The view of the street from the suite (we could now see the river) was always fascinating, though we learned to keep the windows closed because there were several birds very interested in coming in to join us in the suite. One morning we woke up to very spirited singing as the business across the street started the work day with the guys (in black pant/black tie/white shirt) and ladies in traditional green Vietnamese tunics/pants singing loudly what could have been the national song as the video playing above them on the building façade showed the Vietnam flag. They ended their chorus and filed into work at 7:30 a.m. ready to start the day fully energized. Awakened by their lovely voices, we were ready to being our day in Saigon as well!

Thanks to the Park Hyatt for your truly World Class Customer Service. It was appreciated and will be remembered.

Saigon Eats

I am definitely NOT someone who enjoys going out to restaurants.  Thom and I rarely go out back in Shanghai and can be very happy eating cereal for dinner.  However, we enjoyed sampling the local cuisine in Saigon very much.  There is no lack of LOTS of amazing restaurants in Saigon so off we went to enjoy the bold flavors and diverse selection plus the price is right!  A multi-course meal at a nice place will set you back $40 US or 880,000Dong and that includes the necessary wine to accompany.  Cheap!

Shrimp cracker anyone?
Shrimp cracker anyone?

We learned quickly to plan our excursions outside to include an umbrella as every day the clouds open up in the late afternoon and it dumps lakes onto the crowded streets. Our first full day, we encountered a huge thunderstorm so we managed to just make it across the street from the hotel to at Tandoori, a Middle Eastern place.  We’ve become huge curry fans so we had a bold chicken curry with cheese nan and spicy grilled shrimp with saffron rice. As we watched the scooters navigate the water outside, we dug in first to the crisp veggie samosa with pungent sauces to dip into and practically licked the plates. I would have loved to try a new dessert but no room at the inn regretfully.

Not so the next night! I made sure to reserve room to try the strawberry custard while Thom took on the mango sorbet to end our evening. The Vietnamese restaurant where we went, Hoa Tuc, has a cooking school on the top floor which I read is quite good though we didn’t have time to try it out.  This restaurant was tucked away with many other fine places in the Refinery, where they used to produce Opium and now just produce awesome food.  For the main courses—we tried several out to sample. The coconut milk rice pancakes filled with shrimp and rolled in lettuce leaves, dipped in sauces and eaten with our hands was messily amazing. Are your mouths watering yet??? Then, the mustard leaves rolled with crunchy vegetables inside and a prawn secured on top were next.  They disappeared fast.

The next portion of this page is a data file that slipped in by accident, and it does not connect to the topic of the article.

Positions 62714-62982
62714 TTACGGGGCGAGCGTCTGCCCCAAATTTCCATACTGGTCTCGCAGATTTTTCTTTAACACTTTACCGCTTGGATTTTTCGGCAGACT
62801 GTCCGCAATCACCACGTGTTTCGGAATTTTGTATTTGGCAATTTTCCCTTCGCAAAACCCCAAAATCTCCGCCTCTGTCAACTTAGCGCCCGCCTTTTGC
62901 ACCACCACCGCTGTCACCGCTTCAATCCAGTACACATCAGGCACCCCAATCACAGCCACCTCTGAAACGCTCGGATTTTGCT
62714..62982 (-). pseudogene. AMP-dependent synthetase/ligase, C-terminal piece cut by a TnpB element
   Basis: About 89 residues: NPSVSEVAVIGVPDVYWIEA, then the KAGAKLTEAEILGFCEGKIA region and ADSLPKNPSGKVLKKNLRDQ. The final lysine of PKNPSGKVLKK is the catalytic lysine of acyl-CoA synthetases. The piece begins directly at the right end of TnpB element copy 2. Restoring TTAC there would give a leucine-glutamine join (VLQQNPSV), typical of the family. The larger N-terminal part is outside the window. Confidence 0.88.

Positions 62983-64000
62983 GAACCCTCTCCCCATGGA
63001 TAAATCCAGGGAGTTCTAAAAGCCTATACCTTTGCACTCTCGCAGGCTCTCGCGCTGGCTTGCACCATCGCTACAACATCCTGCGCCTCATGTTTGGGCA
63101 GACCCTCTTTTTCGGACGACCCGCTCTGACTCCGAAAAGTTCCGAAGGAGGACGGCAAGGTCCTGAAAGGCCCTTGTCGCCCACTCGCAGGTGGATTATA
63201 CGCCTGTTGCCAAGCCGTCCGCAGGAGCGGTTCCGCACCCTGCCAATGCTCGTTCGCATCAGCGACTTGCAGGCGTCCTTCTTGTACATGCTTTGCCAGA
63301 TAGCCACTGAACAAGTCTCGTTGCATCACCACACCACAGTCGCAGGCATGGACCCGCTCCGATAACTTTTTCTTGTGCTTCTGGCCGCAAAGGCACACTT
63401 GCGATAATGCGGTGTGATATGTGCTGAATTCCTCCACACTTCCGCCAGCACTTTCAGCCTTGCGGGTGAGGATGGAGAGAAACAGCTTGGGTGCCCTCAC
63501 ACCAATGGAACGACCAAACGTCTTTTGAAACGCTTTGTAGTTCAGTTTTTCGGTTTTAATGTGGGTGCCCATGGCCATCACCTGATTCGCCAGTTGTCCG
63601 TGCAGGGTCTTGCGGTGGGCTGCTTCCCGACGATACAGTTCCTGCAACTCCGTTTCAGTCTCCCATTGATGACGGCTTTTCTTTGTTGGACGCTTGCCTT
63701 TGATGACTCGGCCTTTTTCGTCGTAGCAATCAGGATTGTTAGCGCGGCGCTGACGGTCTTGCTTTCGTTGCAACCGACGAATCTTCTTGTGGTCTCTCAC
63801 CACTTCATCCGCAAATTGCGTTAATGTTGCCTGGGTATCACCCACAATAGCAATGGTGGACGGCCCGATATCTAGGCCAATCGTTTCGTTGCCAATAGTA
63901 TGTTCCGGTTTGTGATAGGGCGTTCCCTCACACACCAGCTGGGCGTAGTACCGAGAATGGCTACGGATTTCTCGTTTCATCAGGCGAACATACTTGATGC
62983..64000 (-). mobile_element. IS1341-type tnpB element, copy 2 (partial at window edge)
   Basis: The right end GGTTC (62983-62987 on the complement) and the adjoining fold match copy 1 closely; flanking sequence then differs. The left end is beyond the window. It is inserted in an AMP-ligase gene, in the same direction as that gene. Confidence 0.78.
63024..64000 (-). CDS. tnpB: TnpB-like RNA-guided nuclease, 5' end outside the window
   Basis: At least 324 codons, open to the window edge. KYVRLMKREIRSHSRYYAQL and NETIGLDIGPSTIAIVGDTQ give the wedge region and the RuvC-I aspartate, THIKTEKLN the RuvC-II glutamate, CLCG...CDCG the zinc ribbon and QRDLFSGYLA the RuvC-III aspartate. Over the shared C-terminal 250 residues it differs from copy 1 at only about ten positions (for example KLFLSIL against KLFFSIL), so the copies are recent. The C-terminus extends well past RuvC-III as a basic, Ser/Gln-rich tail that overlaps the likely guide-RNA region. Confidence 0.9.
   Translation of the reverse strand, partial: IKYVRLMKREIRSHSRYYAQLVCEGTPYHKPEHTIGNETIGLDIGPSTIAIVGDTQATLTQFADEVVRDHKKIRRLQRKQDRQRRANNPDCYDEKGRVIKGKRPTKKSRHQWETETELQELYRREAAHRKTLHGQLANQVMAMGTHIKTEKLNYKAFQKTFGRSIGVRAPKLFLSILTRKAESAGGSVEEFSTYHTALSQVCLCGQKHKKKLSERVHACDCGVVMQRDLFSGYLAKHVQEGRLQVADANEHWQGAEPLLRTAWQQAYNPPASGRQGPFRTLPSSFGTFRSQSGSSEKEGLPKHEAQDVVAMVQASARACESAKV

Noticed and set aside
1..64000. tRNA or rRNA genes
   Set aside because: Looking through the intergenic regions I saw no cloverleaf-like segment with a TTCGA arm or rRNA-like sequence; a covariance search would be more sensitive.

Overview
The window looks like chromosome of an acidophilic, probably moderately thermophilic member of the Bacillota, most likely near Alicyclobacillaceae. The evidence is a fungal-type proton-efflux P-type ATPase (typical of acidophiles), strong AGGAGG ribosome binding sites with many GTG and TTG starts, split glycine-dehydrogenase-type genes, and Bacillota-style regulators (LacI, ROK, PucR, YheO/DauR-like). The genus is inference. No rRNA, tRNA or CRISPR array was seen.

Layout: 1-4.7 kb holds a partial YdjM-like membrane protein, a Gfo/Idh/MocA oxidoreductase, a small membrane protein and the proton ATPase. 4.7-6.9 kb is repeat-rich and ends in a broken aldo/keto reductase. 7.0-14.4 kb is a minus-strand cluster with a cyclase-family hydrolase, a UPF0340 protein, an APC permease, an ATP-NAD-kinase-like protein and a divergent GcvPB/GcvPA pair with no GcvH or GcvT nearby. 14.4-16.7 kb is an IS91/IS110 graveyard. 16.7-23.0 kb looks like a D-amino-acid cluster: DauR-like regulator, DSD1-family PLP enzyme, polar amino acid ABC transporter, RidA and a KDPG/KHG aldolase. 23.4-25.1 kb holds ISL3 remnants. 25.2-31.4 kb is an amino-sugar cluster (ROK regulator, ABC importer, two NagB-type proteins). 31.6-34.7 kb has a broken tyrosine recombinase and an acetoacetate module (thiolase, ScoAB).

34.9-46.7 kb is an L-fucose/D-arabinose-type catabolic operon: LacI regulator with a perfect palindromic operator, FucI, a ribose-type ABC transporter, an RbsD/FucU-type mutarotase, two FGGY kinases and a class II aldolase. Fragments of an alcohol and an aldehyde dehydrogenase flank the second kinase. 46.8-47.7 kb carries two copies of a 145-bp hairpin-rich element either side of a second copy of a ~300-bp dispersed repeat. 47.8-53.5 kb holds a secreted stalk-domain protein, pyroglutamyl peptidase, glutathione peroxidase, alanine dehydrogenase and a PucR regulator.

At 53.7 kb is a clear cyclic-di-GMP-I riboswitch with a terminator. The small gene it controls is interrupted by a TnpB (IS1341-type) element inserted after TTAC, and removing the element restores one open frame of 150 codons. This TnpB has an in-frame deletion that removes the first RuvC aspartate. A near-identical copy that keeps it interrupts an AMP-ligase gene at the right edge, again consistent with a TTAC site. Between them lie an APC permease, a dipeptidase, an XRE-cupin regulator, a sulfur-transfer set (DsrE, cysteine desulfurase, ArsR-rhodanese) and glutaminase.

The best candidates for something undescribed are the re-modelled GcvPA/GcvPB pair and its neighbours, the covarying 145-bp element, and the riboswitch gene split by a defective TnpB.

Mustard leaves roll with prawn
Mustard leaves roll with prawn

Thom tucked away his barbeque chicken pieces and I had Vietnamese brown rice with green onions and shrimp. I have never had such wonderful rice—it was dark brown, nutty tasting and so moist,having been cooked in a clay pot. I ate every grain. I could eat a bowl of that every day and be very happy and full.

Our last night in Saigon, we tried to get the energy to go out and try another new place but we had been upgraded to a huge suite at the Park Hyatt so we opted for a quiet room service dinner to enjoy our luxurious digs. The food was adequate but sitting in our living room in our robes while we ate was priceless.


Room Service after a long day spent walking Saigon Streets=PRICELESS!
Room Service after a long day spent walking Saigon Streets=PRICELESS!

Saigon Street Scene

We went to Hanoi earlier in the year over Chinese New Year and did the city scene and a cruise on Halong Bay.  Now, we are checking out Saigon on a long Chinese Mid-Autumn Festival weekend. Not only is it extremely inexpensive by most standards for hotel, food, etc. but very easy for English speakers. We love it!

Vietnam kitchens are on sidewalks, eating on tiny plastic stools and tables